Paired with Libby’s Eyes for BREAKING OUT is Sleepless Theatre Company’s Nine Foot Nine, written by Alex Wood. In the company’s words, it explores a “what-if” scenario that will get audiences thinking about a range of topics, from the balance between men & women, the human response to change, and our attitude towards people who are different.
Nate and Cara just want to start their own family. They’re in a happy, stable relationship and there’s no hint whatsoever of what’s around the corner… Two months into Cara’s pregnancy a proportion of the world’s women (approximately two billion) suddenly start experiencing agonising pains and appear to be growing. They break out in red marks that eventually mature into silver streaks – these women are known as ‘sprouters’ and anyone left behind is a ‘stunter’. Cara is one of the two billion. Against the odds she gives birth to a tiny baby daughter, Sophie, but something has changed inside as well as physically. No longer satisfied with staying safe in the confines of their house, Cara pursues her dream job in documenting and then participating in the sprouter revolution, leaving Nate to raise Sophie alone. Will Sophie sprout – and will her family ever reunite?
It’s widely known that to really test an idea you have to take it to the extreme – and this is exactly what Wood has done with Nine Foot Nine. What would happen if women were (in general terms) the more physically dominant ones? Let’s make them into giants overnight and work from there! The result is an intriguing piece of theatre that not only makes you reassess the current climate, but also allows you to consider how you might react if the status quo were to change in such a dramatic fashion. I’m not sure it needs to jump about in time quite so much; there is a lot of toing & froing, beginning at -2 months, before jumping to 16 years 11 months, and then going back & forth for the rest of the play. It just muddles things ever so slightly too much, and I’m not sure the timing of the ending brings it to a particularly satisfying conclusion.
What is really good about this production is how inclusive & accessible they’ve managed to be. There are subtitles above the stage (a little out of sync at times, but you can forgive that), plus some sections of sign language from Alexandra James (Cara). This is a wonderfully inventive way of opening the play out both to actor and audience, and it’s terrific to see this kind of thing being done more often on the fringe – it almost puts the West End to shame, making such a concerted effort on a fraction of the budget. I’m also enjoying the prevalence of deaf actors and BSL in productions at the moment, as the Watermill Theatre’s A Midsummer Night’s Dream and both Globe Ensemble plays (Hamlet and As You Like It) are doing the same.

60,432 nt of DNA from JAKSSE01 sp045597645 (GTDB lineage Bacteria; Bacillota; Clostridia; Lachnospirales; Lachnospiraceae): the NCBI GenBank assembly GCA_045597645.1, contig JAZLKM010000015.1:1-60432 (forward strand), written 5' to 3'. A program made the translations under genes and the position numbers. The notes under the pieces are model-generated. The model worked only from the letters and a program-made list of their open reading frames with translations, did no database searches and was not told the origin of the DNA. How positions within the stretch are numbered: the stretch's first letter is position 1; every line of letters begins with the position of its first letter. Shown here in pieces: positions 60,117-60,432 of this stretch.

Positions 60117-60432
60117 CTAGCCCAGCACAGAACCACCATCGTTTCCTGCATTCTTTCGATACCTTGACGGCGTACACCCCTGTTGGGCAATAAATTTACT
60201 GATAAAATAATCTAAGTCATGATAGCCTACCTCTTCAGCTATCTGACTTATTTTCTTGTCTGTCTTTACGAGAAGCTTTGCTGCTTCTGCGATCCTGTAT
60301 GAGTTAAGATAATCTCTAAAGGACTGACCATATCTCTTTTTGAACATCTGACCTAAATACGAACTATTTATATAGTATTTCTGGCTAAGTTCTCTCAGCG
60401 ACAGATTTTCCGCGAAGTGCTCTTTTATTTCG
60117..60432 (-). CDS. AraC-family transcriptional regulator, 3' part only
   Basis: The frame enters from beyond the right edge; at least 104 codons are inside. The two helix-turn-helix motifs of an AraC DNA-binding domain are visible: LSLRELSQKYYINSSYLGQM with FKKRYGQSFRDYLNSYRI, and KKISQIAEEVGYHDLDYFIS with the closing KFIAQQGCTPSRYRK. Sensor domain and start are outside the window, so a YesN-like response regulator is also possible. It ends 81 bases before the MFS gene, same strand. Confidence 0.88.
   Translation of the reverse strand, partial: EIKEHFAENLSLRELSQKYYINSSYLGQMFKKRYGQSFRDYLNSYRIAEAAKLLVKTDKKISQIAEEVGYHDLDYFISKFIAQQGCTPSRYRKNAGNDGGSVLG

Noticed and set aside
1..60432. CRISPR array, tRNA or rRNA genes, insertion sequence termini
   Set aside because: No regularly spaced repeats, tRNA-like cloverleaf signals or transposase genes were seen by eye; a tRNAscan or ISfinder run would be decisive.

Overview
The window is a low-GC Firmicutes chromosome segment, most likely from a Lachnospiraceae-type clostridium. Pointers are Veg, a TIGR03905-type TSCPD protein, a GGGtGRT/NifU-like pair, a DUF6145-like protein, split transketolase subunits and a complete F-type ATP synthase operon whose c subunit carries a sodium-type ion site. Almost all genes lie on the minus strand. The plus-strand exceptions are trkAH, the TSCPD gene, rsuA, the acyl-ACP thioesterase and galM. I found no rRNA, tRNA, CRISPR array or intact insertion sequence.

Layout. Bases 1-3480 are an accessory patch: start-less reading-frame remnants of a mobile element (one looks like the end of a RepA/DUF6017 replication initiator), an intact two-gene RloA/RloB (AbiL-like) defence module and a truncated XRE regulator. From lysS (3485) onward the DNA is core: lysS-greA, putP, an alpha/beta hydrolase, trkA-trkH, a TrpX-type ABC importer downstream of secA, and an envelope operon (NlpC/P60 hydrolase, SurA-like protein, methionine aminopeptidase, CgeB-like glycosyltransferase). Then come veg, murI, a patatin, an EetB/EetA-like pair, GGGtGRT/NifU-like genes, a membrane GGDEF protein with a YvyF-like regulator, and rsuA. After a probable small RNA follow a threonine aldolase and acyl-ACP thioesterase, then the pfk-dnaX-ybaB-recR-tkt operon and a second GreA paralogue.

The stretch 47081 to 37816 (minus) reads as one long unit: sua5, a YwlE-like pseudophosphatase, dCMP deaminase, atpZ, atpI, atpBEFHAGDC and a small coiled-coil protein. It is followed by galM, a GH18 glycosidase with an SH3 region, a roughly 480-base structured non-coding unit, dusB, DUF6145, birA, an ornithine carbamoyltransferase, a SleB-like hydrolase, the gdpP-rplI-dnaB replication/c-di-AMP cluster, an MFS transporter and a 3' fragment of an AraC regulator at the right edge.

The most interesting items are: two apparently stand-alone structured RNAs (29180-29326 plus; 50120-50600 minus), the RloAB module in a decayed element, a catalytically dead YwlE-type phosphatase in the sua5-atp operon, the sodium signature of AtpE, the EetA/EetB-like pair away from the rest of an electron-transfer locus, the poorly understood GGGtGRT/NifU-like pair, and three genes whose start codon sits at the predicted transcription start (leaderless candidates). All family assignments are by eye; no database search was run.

On first sight Verity Johnson’s set design seems quite unremarkable, but teaming that with some striking lighting (Jessica Hung) makes it incredibly memorable. A selection of white boxes and frames light up in a multitude of colours to create some stunning visual effects, mostly during scene transitions. The use of voice recordings helps to fill in the gaps in the timeline, with BBC news headlines and vox pops telling some more of the story. All of this together is rather ambitious, but ultimately they pull it off.
There is excellent work from the cast of three. For obvious reasons, most of the focus is on the two women in the story, but Paul O’Dea’s contribution as Nate does not go unnoticed – after all, it’s important to see the effect of the changes from both sides. O’Dea’s Nate begins full of hope and excitement about their imminent new arrival, but by the end he’s a broken man; unable to cope with the change in Cara’s personality and the actions of his daughter, each day is a struggle. You can see from the beginning that Alexandra James’ Cara isn’t quite as over the moon as Nate about her pregnancy, though the fact that it’s a girl probably wins her over a bit. James is incredibly expressive, whether in voice or in action, enthusiastically portraying Cara’s passion for the cause. Natalie Kimmerling is slightly stuck in the middle as Sophie, longing for her mother nearly all her life, but torn by loyalty to the father who cared for her every step of the way. Her inner turmoil comes across well, and you can’t help but feel for her as she’s faced with an impossible choice.
This production is a very good start to this show’s life, though going forward it could probably do with a slightly longer running time (so as to cover everything it wants in slightly more depth) and perhaps a rethink over the time jumps. Otherwise, a very intriguing piece of theatre.
My verdict? An intriguing and ambitious piece of theatre, presenting an idea and taking it to the extreme – the performances are expressive and passionate.
Nine Foot Nine runs at The Bunker Theatre as part of the BREAKING OUT season until 5 July 2018. Tickets are available online or from the box office, including a limited number of £10 tickets for U30s and £22 double bill passes.